Have you thought much about how you read Scripture? About what you bring to it when you open the book?

How does the author of Hebrews read scripture to interpret Jesus?

They make clear that Jesus is not just a guy who showed up one day. He is connected to Abraham, to King David, a fulfillment of the stories of faith they already know. The psalms prepared us for him. Jesus is a high priest, sent from God, but not a high priest who hides in the pulpit or behind the altar.

“For we do not have a high priest who is unable to sympathize with our weaknesses, but we have one who in every respect has been tested as we are, yet without sin. 16Let us therefore approach the throne of grace with boldness, so that we may receive mercy and find grace to help in time of need.”

Jesus is a high priest, accessible to us all.

We can all approach the throne of grace in our time of need, with boldness. The author of Hebrews makes clear that Jesus is divine, and also that Jesus is human, approachable, and knows what it is like to live lives as we do.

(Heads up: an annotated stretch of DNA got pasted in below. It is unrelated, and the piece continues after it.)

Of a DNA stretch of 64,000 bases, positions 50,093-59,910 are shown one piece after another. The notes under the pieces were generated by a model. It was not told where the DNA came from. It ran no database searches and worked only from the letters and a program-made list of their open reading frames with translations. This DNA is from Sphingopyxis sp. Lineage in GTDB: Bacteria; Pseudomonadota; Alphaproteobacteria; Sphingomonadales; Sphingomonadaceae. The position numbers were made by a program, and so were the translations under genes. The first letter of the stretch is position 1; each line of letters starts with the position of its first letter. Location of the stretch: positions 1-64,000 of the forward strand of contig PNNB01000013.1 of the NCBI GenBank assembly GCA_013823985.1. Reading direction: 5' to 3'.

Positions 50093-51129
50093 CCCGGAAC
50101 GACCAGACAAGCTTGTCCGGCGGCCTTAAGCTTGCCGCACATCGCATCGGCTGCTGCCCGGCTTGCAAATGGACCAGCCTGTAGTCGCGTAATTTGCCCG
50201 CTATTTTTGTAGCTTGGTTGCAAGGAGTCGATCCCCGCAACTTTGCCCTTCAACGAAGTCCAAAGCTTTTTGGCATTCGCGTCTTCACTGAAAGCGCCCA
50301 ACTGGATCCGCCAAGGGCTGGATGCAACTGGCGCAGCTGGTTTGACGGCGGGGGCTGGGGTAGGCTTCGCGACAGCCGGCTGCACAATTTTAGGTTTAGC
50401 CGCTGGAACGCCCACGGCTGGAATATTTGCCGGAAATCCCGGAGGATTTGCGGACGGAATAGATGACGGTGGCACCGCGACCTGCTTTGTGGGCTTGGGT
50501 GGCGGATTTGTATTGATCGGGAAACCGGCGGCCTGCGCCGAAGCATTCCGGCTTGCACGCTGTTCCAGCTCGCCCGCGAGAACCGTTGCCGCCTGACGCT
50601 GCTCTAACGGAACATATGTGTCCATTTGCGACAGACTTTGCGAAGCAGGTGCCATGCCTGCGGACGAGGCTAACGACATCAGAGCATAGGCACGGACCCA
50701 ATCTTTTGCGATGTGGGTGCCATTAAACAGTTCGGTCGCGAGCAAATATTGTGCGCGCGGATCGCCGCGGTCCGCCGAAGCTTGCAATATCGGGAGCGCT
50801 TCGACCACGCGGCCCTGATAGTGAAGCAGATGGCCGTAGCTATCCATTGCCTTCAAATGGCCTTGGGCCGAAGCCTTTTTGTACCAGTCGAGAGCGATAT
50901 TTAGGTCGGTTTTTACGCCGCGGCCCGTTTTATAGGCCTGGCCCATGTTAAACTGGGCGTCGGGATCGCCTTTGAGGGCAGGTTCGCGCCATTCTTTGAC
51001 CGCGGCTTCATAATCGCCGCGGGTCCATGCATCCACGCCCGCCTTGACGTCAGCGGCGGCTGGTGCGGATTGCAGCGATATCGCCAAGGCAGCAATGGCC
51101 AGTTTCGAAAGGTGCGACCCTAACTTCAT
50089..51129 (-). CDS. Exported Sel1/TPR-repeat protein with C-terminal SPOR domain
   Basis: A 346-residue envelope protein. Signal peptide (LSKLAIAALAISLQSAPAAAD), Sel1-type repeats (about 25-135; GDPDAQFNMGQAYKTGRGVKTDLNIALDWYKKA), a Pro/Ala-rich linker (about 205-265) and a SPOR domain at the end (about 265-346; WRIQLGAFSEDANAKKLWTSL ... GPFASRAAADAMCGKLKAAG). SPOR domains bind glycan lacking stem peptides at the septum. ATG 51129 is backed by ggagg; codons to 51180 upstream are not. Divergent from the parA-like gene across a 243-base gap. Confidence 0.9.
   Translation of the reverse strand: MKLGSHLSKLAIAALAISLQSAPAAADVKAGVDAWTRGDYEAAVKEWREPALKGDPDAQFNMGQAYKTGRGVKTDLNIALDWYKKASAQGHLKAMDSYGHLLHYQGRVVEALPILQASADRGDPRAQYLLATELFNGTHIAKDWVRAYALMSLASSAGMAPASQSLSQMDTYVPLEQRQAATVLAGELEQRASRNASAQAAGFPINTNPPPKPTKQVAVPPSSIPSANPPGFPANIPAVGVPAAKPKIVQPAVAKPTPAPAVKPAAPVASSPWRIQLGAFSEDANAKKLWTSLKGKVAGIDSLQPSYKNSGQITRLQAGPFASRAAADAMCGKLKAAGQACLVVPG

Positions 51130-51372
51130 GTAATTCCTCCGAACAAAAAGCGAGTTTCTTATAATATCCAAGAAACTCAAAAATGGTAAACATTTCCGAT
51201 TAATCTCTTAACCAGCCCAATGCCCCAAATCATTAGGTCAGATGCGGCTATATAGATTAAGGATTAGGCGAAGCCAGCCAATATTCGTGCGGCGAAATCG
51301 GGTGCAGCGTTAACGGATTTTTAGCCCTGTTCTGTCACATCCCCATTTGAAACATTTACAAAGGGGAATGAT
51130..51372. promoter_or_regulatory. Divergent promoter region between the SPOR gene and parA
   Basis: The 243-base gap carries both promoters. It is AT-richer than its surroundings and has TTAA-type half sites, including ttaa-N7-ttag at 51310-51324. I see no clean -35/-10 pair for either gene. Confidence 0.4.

And that is a scandalous interpretation of scripture to many.

As Elton Trueblood, a 20th century conservative Quaker, author, pastor put it, “The historic Christian doctrine of the divinity of Christ does not simply mean that Jesus is like God. It is far more radical than that. It means that God is like Jesus.” 

What does it mean to think that God is like Jesus, that God is aware of our joys, our suffering, our trials?

Hebrews describes Jesus as crying out with loud cries and tears, being heard by God and saved, being obedient, being tested as we are. This is a different depiction of divine behavior than other cultures of the day would have used. Honestly, it’s different than many American Christians would use today. Jesus finds perfection through suffering and through experiencing life as we do.

In her book, Evans writes: